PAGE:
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Sole purpose guidance needed following recent fund offers

Sole purpose guidance needed following recent fund offers

Miranda Brownlee
07 March 2019 — 1 minute read

In light of recent deals and incentives being offered by public offer funds, a major SMSF services firm has called for greater clarification around the sole purpose test to ensure a level playing field between SMSFs and other super funds.

Last month, SMSF Adviser reported that AustralianSuper was offering new members that joined its fund 20,000 Qantas points.

Under the offer, members joining the fund for the first time and contributing at least $350 within the first six months would receive the points.


SuperConcepts chief executive Adrian Urquhart said that, with inducements and deals from APRA-regulated funds gaining momentum, the circumstances under which a fund is permitted to offer inducements with a quantifiable financial value to attract new members needs to be clarified further, especially where they are funded by existing members.

“There is also the issue of members receiving a personal benefit from the assets of a fund before retirement, which arguably is not an incidental benefit because it has influenced the trustee’s decision to enter into the arrangement,” Mr Urquhart said in an online opinion piece.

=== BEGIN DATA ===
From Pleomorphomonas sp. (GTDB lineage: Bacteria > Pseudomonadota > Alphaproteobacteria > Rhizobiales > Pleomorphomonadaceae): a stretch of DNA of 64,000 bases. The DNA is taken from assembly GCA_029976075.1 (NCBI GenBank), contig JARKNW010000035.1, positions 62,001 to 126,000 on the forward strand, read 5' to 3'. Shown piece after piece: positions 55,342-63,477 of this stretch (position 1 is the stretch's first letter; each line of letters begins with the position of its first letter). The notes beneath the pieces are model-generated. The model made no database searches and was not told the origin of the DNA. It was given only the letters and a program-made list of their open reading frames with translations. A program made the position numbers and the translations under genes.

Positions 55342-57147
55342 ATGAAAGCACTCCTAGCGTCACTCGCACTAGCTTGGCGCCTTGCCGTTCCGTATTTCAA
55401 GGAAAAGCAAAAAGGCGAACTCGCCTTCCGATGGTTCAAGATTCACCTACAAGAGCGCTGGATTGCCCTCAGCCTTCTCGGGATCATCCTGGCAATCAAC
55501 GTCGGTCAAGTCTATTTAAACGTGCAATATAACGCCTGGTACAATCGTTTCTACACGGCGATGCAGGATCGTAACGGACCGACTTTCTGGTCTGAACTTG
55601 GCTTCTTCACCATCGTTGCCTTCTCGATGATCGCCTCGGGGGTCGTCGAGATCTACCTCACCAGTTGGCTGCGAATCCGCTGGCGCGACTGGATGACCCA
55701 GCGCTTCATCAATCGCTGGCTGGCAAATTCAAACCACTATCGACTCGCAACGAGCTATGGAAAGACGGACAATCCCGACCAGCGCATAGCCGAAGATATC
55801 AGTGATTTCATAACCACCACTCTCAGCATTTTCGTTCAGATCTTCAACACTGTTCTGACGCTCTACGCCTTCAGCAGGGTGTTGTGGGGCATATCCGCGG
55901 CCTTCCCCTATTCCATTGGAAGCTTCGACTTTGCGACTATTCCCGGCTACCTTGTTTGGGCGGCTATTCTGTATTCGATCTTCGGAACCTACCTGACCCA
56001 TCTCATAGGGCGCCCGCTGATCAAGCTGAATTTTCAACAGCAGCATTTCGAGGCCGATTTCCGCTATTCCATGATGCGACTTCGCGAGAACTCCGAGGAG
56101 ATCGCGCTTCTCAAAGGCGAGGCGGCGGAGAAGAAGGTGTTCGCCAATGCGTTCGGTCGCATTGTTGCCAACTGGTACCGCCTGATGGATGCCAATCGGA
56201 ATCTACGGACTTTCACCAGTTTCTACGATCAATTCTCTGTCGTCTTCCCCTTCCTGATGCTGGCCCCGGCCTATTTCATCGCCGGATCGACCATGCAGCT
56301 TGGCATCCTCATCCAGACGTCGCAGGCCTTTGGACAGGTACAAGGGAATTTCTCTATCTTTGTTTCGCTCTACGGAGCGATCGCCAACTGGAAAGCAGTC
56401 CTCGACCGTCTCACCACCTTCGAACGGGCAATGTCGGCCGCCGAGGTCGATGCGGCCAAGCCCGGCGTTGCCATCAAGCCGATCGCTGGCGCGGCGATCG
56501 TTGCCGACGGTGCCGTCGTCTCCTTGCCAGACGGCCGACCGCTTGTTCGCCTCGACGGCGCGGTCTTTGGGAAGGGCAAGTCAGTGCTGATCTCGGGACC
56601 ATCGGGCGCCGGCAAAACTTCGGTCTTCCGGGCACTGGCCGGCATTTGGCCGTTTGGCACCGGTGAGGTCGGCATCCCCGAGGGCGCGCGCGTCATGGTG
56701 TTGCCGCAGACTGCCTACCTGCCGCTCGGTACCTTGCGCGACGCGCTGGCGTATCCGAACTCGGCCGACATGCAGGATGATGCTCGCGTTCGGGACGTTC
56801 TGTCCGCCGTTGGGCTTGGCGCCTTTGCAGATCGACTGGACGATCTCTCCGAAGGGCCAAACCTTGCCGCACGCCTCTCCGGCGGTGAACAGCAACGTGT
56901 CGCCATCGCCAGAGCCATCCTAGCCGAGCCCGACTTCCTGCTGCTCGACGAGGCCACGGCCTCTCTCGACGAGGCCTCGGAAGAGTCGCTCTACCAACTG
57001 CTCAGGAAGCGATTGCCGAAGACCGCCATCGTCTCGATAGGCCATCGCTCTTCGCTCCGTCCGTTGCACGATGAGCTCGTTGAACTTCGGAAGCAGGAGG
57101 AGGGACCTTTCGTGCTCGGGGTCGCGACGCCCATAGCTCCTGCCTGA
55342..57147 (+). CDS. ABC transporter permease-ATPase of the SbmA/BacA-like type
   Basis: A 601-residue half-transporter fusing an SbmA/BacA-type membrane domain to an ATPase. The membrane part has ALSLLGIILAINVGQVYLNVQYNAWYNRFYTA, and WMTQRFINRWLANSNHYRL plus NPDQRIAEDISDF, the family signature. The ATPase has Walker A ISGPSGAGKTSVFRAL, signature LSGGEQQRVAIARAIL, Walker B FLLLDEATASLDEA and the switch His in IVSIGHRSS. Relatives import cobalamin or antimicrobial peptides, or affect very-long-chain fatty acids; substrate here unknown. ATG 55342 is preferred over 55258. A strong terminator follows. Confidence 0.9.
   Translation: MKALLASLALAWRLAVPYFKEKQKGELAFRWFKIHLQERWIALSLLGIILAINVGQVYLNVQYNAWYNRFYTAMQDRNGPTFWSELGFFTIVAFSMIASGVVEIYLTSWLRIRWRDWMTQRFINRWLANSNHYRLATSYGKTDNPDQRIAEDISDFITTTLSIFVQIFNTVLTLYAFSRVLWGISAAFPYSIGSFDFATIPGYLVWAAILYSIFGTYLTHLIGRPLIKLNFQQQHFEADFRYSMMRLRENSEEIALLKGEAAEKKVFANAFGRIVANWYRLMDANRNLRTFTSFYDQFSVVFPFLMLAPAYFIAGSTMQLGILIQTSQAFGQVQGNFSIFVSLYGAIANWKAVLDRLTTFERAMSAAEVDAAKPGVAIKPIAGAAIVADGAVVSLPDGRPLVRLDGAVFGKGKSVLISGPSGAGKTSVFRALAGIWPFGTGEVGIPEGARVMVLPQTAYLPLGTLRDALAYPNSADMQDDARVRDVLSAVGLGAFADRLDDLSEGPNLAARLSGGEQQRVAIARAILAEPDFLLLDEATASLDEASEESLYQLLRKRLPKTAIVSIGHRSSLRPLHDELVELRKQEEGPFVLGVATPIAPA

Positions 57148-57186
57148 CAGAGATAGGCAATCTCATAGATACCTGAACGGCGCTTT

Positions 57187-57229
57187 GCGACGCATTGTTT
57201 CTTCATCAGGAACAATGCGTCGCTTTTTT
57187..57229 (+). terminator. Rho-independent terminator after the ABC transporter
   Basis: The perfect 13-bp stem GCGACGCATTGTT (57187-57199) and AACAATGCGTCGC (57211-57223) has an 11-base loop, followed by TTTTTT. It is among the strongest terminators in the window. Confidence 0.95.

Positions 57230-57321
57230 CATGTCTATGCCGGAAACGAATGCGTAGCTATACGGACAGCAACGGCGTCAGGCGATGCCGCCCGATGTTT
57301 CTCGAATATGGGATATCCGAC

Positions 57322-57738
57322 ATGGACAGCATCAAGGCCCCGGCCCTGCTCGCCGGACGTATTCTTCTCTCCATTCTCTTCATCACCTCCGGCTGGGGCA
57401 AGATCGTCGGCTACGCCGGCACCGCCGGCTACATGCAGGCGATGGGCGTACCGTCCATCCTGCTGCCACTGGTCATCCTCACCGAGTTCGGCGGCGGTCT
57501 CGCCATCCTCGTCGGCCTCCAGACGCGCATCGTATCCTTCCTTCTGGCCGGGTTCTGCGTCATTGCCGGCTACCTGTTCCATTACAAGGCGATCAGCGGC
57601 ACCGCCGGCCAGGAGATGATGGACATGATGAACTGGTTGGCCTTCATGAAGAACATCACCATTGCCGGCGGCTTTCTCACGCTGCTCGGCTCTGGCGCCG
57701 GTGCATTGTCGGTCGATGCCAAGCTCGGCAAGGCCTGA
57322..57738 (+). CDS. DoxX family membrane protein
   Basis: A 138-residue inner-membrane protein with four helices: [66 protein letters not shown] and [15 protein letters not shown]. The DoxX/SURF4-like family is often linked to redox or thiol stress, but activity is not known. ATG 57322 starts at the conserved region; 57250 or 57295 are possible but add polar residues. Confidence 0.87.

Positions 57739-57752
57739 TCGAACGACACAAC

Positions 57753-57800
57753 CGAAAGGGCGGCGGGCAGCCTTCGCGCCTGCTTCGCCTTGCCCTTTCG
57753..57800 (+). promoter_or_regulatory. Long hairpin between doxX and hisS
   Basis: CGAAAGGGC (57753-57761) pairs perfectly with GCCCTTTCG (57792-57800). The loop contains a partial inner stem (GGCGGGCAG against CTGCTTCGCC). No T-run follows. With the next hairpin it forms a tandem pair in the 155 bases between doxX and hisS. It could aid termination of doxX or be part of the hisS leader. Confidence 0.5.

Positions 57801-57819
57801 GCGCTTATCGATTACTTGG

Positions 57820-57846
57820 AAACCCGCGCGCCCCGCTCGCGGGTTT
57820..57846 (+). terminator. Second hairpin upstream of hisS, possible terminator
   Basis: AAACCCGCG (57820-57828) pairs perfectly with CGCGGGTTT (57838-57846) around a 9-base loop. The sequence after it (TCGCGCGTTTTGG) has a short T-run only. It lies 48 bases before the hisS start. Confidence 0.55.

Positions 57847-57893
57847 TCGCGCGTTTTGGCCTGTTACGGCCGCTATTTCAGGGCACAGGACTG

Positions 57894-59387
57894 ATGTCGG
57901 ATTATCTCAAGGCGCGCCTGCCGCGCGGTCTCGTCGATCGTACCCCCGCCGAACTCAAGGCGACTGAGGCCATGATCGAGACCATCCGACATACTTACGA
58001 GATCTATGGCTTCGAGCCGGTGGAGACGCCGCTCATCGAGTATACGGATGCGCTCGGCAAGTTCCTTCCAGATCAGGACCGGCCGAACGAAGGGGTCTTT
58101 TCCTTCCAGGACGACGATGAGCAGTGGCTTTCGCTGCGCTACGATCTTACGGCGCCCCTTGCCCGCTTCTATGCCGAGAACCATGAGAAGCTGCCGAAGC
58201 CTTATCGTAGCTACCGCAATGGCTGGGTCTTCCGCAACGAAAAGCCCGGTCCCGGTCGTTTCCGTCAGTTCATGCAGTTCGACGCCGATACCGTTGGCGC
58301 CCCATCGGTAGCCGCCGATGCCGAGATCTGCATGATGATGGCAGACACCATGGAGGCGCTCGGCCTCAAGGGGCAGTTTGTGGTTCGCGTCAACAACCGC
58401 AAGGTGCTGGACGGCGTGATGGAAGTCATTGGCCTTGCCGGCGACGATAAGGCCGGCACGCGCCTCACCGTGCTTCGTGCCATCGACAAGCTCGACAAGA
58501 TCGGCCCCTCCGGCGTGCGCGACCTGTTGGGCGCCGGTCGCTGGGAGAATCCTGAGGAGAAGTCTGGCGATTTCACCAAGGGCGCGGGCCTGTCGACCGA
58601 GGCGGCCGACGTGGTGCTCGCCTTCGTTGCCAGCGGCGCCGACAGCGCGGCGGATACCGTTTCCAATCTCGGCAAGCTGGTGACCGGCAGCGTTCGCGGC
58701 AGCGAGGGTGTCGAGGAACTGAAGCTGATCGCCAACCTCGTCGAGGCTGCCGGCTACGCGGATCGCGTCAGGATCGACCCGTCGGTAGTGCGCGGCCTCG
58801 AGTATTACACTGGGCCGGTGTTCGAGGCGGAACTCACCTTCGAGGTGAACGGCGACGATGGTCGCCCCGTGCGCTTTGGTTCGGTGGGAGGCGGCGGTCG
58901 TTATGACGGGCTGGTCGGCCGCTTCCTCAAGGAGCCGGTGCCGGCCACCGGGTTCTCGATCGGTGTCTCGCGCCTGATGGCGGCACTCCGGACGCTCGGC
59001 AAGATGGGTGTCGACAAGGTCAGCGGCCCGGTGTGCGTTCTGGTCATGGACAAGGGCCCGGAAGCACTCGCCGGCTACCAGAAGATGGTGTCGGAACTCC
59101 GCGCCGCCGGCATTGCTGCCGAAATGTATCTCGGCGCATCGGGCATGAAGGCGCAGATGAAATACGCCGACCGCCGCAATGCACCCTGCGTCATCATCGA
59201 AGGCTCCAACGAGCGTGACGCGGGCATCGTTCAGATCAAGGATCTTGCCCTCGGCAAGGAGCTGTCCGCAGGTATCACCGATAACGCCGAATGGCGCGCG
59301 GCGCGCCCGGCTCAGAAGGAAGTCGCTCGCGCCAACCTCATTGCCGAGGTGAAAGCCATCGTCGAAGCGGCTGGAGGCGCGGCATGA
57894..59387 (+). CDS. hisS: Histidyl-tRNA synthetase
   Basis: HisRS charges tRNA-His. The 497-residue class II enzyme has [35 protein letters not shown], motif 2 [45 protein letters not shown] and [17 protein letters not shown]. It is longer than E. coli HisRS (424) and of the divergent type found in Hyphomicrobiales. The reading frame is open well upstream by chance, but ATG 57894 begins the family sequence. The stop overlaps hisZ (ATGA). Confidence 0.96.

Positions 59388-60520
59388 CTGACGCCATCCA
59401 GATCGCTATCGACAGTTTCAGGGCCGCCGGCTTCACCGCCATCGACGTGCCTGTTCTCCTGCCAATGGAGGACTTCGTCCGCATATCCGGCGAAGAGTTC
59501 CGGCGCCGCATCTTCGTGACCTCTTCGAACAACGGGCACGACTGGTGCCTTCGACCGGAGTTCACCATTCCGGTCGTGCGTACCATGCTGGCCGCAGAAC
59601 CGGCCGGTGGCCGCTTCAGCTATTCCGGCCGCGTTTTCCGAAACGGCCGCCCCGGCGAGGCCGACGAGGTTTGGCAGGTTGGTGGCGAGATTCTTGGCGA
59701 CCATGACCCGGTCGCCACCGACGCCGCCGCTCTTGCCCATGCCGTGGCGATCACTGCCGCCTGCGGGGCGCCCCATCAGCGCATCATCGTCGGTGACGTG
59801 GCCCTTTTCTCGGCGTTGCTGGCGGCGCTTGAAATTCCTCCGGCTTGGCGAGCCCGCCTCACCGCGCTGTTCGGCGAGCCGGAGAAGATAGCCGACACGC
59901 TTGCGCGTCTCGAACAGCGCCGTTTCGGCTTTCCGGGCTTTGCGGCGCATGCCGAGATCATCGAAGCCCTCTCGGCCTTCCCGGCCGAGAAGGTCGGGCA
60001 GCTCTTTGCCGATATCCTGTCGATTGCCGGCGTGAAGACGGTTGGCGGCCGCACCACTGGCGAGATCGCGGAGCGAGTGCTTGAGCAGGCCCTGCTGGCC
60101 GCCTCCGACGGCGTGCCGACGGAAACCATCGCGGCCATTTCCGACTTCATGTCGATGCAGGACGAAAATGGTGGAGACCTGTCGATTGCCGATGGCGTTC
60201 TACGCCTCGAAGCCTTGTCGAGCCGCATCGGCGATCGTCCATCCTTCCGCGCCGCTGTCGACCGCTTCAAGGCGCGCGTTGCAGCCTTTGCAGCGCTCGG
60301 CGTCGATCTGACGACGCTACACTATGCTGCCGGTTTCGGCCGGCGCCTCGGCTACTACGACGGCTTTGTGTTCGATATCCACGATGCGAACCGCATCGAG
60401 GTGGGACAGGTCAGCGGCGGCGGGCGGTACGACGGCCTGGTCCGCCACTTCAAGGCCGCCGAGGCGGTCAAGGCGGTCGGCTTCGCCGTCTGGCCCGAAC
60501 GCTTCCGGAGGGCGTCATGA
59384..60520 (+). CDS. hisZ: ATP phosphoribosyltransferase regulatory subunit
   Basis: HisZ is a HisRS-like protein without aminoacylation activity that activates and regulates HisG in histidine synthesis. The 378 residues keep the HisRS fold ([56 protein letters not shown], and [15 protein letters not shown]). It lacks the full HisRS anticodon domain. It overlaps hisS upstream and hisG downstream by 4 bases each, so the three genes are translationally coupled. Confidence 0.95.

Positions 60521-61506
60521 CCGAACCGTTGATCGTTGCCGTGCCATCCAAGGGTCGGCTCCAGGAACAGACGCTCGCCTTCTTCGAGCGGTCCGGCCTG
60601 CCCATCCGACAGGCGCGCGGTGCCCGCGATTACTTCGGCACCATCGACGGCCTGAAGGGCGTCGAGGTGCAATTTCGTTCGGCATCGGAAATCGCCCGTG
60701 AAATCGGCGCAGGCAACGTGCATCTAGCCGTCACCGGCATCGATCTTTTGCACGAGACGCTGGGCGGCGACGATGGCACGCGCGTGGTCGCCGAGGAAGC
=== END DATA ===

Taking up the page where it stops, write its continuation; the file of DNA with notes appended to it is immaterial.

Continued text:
“We are not saying a breach of the sole purpose has or is occurring, but we do believe clarification is needed for where the line can be drawn.”

If an SMSF firm was to offer shopper points or other similar incentives to individuals who set up an SMSF and have it administered by that firm, Mr Urquhart noted that it wouldn’t take long for regulators to intervene and refer them to section 62 of the SIS Act.

“Over the years, we have seen many examples of SMSFs breaching the sole purpose test because a member or related party has received a personal benefit from the fund assets before retirement,” he said.

Back in 2002, APRA and the ATO issued a media release confirming that the investment of superannuation fund monies in schemes that offer non-superannuation shareholder benefits is inconsistent with the sole purpose test, he noted.

The guidance was issued after trustees invested superannuation monies in Coles Myer Limited Discount Card shares.

“Given the emergence of new similar arrangements, the SMSF sector needs to know whether this position has changed, and, if not, under what circumstances can a fund offer a financial inducement to attract new members?” he said.

“The issue goes beyond the sole purpose test. The SMSF sector also needs to understand how this kind of inducement marketing works in relation to the royal commission’s anti-hawking recommendation.”

Mr Urquhart said that SMSF professionals have been asking for further guidance on what is now considered to be appropriate and enforceable in order to avoid breaches and ensure a level playing field.

“We’re hearing very real concerns that if everyone in the industry isn’t on a level playing field, then the superannuation sector could become unbalanced with unforeseen consequences. That’s not good in a superannuation sector set up for fairness and equity to all Australian retirees,” he said.

Sole purpose guidance needed following recent fund offers
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